Over there, over there,
Send the word, send the word, over there –
That the (virtual-militarized-avatar-) Yanks are coming,
The (virtual-militarized-avatar-) Yanks are coming,
The (digital) drums rum-tumming
So prepare, say a pray’r,
Send the word, send the word to beware.
We’ll be over, we’re coming over,
And we won’t come back till it’s over
– “Over There” (1917), a popular patriotic song penned by George M. Cohan celebrating
In the last week of October, There, Inc., a
Perhaps the most important passion There promotes is shopping. Its makers have created a whole on-line shared world where you can actually spend perfectly real dollars. Players can put down hard-earned real world money to purchase “Therebucks,” game money for virtual shopping and then enter There-world where it will be possible for a price (thanks to marketing agreements with Nike and Levi’s) to cloth one’s persona, known as an “avatar,” in brand-name virtual basketball sneakers and jeans. Players can also spend real money to entertain their avatars and provide them with tickets to virtual events, customized vehicles and digital houses. Due to a partnership with iVillage Inc., a female-focused media company, a special zone (aimed specifically at women) within the There world will allow avatars to access iVillage services, including astrological and love-compatibility reports.
Players who beta-tested the game shelled out, on average, $7 per month in real money to outfit their avatars, but some spent over $1000 to become virtual fat-cats; and one even created the “Bank of There,” letting real people change Therebucks back into actual American dollars. There, Inc. is banking on revenue from monthly fees and yearly subscriptions, as well as the purchase of Therebucks. But the company has another revenue stream — and it happens to be the U.S. Army.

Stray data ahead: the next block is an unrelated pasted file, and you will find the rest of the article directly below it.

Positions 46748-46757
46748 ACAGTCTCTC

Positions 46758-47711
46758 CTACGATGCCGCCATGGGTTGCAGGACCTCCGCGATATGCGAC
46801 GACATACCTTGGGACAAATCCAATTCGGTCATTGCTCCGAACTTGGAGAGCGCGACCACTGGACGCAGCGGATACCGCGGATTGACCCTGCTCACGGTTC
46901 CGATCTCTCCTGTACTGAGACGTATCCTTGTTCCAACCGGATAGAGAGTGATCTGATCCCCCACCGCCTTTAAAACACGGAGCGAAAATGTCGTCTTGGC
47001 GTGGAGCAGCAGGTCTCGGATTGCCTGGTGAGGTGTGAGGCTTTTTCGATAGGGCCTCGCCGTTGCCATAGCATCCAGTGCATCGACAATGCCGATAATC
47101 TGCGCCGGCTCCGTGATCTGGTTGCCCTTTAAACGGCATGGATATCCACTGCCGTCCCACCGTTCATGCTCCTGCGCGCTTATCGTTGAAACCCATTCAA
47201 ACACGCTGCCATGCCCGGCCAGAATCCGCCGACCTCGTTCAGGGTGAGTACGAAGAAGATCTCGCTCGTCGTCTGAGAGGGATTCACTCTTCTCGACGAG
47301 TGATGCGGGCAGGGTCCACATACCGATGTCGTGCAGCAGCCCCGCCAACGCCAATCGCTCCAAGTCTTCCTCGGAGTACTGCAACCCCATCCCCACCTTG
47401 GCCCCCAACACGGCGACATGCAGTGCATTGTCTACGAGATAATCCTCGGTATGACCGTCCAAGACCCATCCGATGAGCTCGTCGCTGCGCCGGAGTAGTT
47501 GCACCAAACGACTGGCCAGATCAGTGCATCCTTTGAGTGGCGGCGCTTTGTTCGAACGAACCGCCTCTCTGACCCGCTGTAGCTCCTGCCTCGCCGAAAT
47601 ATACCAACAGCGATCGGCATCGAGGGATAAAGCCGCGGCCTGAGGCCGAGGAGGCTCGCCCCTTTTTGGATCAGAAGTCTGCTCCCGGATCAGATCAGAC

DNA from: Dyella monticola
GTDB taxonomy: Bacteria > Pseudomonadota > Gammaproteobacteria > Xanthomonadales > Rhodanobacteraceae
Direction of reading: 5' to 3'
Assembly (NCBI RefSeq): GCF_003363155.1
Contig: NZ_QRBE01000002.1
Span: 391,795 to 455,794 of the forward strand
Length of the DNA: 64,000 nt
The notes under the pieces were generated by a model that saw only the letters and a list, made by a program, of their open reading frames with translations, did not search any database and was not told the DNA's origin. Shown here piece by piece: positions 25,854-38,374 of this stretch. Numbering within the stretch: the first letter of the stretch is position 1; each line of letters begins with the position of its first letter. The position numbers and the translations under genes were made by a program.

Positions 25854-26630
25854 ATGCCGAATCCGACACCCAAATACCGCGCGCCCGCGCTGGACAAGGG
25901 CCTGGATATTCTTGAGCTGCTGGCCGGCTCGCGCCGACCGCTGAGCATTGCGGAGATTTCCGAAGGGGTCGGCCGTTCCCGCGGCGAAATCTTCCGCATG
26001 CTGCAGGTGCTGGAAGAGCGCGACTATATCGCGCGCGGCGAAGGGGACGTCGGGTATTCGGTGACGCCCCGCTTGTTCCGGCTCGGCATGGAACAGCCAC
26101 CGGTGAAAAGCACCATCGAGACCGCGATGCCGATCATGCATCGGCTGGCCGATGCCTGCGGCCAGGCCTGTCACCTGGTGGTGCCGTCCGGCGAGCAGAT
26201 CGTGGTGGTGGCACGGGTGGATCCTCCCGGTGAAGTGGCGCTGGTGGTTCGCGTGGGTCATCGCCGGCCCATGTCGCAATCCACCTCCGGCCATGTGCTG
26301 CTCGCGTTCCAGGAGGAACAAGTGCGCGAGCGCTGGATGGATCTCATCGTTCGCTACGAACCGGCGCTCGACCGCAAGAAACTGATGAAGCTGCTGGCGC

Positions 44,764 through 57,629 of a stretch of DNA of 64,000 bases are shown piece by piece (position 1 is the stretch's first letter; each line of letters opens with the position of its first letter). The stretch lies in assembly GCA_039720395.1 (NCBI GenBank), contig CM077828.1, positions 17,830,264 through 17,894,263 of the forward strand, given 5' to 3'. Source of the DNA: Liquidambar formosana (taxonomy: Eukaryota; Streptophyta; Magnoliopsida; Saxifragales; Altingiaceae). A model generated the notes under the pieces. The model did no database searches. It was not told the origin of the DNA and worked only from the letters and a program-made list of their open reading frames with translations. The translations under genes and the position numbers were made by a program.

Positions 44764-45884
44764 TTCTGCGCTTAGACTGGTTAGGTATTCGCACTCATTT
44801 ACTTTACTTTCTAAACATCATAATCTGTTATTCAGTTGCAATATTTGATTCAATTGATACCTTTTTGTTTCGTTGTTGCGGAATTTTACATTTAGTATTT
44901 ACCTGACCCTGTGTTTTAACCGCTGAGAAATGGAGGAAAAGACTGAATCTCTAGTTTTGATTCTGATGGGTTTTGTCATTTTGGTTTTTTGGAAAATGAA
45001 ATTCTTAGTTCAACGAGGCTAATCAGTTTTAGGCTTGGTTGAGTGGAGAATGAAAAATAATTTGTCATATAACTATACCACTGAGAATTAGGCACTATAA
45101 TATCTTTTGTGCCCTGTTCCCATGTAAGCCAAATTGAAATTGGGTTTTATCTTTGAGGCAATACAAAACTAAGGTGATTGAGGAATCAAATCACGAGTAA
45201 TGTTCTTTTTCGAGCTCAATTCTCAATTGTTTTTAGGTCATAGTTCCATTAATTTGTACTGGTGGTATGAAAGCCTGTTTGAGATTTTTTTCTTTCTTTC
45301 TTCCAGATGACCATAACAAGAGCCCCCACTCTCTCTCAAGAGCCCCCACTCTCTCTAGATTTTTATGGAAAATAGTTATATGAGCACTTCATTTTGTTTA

In June 2003, There, Inc. signed a $3.5-million, multiyear contract with the Army to create a There-like virtual environment for warfare-simulation training (one that the avatars of consumption in their other universe won’t be able to make their way into — not yet anyway). Basically, the company’s designers are building “life-like” milieus, depicting various regions of the world — imagine a virtual
One project already underway is the creation of a virtual
Andy Donkin, the chief marketing officer of There, Inc., questioned about his company’s military dealings by Gamespot magazine, was asked, “Does politics play in role in your business plan, or is all business good business?” He answered:
“Remember, There was started almost six years ago in what now seems like a very different world. Terrorist attacks were not part of the
In May 2002, the Pentagon’s Defense Advanced Research Programs Association (DARPA) came calling, was thoroughly impressed by There’s technology and the rest, as they say, is history. Like There’s creators, who eschew “game” for “getaway,” Jack Thorpe, a retired U.S. Air Force colonel who 20 years ago began creating the Pentagon’s network of training simulators called Simnet, commented, “I don’t see it as a game. I see it as a communication system that’s going to allow us to think about our relationships differently.” Wowâ€¦ all this talk of communicating, of relationships, and of a chance encounter between There and DARPA on a moon-lit nightâ€¦ what a romantic scenario. Actually, though, it’s surprising that the company wasn’t in bed with the military from the start â€“ and you don’t even need an iVillage “love-compatibility report” to know why!